These massive, old trees were found to have thousands of genetic mutations. A study from the University of British Columbia has revealed that hundred-year-old Sitka spruce trees growing on Vancouver Island contain a remarkably high amount of genetic variation. In a single tree, the team found up to 100,000 genetic differences between the base and the tip of the crown.
The research team sequenced the DNA collected in bark and needle samples from 20 trees in Carmanah Walbran Provincial Park. Each genetic difference that was identified represents a somatic mutation, which is a modification that occurs over the natural course of growth rather than during conception.
“This is the first evidence of the tremendous genetic variation that can accumulate in some of our tallest trees,” said study lead author Professor Sally Aitken. “Scientists have known for decades about somatic mutations, but very little about how frequently they occur and whether they contribute significantly to genetic variation. Now, thanks to advances in genomic sequencing, we know some of the answers.”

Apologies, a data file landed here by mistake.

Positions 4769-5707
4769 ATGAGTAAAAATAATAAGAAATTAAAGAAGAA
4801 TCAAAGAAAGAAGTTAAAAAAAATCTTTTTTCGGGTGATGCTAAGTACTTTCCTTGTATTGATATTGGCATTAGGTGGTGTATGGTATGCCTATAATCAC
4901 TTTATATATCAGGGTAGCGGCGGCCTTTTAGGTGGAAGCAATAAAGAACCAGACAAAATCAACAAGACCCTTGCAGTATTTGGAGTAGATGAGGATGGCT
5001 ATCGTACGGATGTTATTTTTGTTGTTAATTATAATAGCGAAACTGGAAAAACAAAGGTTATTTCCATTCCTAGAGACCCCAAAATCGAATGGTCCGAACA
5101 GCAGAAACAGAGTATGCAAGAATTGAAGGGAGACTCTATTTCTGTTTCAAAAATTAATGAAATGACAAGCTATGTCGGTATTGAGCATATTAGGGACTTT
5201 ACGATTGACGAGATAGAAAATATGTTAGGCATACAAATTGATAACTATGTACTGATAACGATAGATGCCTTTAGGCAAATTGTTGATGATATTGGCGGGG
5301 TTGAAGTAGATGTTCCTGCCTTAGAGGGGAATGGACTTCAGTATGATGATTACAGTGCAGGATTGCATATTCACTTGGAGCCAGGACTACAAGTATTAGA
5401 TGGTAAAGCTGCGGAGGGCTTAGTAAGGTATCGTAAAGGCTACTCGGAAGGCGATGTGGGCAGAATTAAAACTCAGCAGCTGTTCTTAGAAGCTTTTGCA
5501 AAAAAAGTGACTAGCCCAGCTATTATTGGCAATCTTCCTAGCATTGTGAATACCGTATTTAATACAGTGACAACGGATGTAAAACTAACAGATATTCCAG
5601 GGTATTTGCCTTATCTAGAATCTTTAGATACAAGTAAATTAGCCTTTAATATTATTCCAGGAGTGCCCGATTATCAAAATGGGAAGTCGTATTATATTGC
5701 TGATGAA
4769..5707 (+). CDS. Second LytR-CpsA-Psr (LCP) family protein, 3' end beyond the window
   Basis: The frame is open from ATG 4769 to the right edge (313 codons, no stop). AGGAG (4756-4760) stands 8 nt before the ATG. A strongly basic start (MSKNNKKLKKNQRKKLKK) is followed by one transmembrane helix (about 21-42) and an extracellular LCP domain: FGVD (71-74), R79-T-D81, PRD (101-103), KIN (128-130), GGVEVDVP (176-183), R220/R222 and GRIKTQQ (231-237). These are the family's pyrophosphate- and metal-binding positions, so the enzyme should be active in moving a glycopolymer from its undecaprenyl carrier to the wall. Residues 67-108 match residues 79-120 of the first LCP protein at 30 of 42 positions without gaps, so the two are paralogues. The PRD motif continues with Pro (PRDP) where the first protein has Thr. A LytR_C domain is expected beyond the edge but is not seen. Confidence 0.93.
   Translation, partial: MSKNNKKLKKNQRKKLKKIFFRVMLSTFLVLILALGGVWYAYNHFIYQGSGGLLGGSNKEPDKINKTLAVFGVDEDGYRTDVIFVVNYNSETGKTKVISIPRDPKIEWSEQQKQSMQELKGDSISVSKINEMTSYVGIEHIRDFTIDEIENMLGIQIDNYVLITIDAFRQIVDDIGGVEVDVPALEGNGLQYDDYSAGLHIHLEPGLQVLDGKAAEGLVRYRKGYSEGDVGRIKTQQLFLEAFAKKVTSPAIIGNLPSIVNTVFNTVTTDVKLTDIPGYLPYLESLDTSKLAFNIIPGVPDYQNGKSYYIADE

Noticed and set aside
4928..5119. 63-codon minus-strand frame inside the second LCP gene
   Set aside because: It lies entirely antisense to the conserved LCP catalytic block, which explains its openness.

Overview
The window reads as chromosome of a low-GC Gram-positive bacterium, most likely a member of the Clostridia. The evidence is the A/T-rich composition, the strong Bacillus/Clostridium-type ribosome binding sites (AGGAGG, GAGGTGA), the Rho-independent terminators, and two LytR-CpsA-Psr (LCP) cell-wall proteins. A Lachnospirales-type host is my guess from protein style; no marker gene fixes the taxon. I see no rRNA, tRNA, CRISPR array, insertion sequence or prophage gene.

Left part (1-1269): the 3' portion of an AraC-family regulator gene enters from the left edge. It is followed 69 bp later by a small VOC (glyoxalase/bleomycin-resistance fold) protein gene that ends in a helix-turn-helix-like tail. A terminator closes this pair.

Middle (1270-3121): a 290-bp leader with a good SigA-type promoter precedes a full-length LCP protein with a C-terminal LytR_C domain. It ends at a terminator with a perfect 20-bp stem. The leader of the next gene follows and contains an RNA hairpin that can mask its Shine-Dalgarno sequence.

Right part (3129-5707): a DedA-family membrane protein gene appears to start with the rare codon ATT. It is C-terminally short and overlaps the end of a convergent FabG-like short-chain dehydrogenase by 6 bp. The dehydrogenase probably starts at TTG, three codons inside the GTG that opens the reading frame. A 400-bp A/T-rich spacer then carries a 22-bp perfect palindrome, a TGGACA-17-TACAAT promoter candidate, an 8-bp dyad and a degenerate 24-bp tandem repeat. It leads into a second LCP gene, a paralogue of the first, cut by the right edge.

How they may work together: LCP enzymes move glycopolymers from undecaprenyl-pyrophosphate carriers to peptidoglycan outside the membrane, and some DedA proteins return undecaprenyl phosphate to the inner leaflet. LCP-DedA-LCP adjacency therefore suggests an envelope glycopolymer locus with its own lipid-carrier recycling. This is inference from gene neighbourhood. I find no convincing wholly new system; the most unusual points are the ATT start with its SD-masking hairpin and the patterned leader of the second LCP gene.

The investigation was focused on the Sitka spruce because it is among the tallest trees growing in the Pacific Northwest.
“Because these trees live so long and grow so tall, they’re capable of accumulating tremendous genetic variation over time,” explained study co-author Vincent Hanlon. “On average, the trees we sampled for the study were 220 to 500 years old and 76 meters tall. There’s a redwood tree in California that’s 116 meters tall, but these Sitka spruce were pretty big.”
According to the researchers, further studies are needed to understand how the different somatic mutations will affect the evolution of the species.
“Most of the mutations are probably harmless, and some will likely be bad,” said Professor Aitken. “But other mutations may result in genetic diversity and if they’re passed onto offspring they’ll contribute to evolution and adaptation over time.”
“We often see tree populations that adapt well to local climates and develop effective responses to changing stresses such as pests and bugs. Our study provides insights on one genetic mechanism that might help make this possible.”
The study is published in the journal Evolution Letters.
By Chrissy Sexton, Earth.com Staff Writer
Image Credit: TJ Watt